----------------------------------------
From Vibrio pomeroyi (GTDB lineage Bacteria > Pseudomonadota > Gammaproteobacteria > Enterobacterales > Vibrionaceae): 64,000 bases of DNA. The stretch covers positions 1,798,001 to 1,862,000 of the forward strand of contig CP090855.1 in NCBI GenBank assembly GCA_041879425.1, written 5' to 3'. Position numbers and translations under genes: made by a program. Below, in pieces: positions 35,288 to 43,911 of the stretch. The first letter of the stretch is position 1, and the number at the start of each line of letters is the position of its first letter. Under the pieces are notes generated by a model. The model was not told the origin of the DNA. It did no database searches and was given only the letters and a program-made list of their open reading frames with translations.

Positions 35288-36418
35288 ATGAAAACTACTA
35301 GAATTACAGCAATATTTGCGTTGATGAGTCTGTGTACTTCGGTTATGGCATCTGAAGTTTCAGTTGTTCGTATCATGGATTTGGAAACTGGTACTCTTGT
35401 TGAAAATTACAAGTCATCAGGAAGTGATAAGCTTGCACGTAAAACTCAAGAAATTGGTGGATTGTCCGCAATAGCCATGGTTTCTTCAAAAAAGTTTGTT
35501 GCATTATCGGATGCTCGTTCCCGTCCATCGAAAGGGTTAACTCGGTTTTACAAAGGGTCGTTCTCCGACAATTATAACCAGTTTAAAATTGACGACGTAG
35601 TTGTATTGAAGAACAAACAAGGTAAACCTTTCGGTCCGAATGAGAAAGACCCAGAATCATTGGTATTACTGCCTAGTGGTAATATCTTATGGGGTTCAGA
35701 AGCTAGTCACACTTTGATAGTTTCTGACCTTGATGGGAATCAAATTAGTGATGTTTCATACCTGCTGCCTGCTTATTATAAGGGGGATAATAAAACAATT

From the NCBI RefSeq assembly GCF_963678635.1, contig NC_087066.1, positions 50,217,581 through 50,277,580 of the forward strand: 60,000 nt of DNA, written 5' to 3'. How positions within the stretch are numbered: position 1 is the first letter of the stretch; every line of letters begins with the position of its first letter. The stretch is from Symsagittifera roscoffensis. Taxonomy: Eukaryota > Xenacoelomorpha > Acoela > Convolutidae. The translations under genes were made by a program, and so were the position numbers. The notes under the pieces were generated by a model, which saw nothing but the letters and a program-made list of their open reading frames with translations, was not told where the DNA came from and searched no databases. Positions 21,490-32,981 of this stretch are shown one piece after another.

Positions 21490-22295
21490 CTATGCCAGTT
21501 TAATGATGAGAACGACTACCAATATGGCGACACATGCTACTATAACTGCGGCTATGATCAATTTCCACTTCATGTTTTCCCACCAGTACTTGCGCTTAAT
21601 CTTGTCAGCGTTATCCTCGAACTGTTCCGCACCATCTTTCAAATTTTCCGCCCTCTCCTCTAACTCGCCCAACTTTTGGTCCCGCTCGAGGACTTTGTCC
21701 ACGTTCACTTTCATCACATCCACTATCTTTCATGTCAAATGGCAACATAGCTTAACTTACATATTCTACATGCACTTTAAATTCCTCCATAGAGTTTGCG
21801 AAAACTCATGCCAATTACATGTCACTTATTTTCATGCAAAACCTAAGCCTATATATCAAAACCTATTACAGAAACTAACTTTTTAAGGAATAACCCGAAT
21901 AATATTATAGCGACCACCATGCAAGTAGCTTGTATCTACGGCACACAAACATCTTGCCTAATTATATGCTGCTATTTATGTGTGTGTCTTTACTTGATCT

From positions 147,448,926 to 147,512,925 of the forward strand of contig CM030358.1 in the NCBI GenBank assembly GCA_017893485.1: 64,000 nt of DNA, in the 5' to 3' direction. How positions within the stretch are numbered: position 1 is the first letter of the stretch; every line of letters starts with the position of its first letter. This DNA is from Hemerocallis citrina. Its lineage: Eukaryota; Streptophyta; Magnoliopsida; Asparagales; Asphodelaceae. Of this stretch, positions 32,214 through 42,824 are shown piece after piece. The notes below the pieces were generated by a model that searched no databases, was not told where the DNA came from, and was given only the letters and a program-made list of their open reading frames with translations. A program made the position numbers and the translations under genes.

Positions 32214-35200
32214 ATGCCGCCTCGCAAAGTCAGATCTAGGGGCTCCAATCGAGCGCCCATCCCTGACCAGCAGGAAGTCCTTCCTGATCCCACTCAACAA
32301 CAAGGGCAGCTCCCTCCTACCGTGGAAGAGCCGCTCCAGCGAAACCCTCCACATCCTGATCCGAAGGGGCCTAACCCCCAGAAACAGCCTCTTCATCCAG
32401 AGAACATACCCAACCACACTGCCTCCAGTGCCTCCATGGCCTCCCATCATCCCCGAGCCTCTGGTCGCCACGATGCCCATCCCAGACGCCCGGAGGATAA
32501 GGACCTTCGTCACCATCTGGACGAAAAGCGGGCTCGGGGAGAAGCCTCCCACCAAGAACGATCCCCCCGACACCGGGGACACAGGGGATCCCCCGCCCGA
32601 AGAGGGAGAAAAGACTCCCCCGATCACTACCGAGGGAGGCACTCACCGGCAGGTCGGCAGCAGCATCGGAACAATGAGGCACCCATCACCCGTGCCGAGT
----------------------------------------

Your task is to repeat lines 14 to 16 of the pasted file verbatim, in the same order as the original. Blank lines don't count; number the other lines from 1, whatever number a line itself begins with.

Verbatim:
21701 ACGTTCACTTTCATCACATCCACTATCTTTCATGTCAAATGGCAACATAGCTTAACTTACATATTCTACATGCACTTTAAATTCCTCCATAGAGTTTGCG
21801 AAAACTCATGCCAATTACATGTCACTTATTTTCATGCAAAACCTAAGCCTATATATCAAAACCTATTACAGAAACTAACTTTTTAAGGAATAACCCGAAT
21901 AATATTATAGCGACCACCATGCAAGTAGCTTGTATCTACGGCACACAAACATCTTGCCTAATTATATGCTGCTATTTATGTGTGTGTCTTTACTTGATCT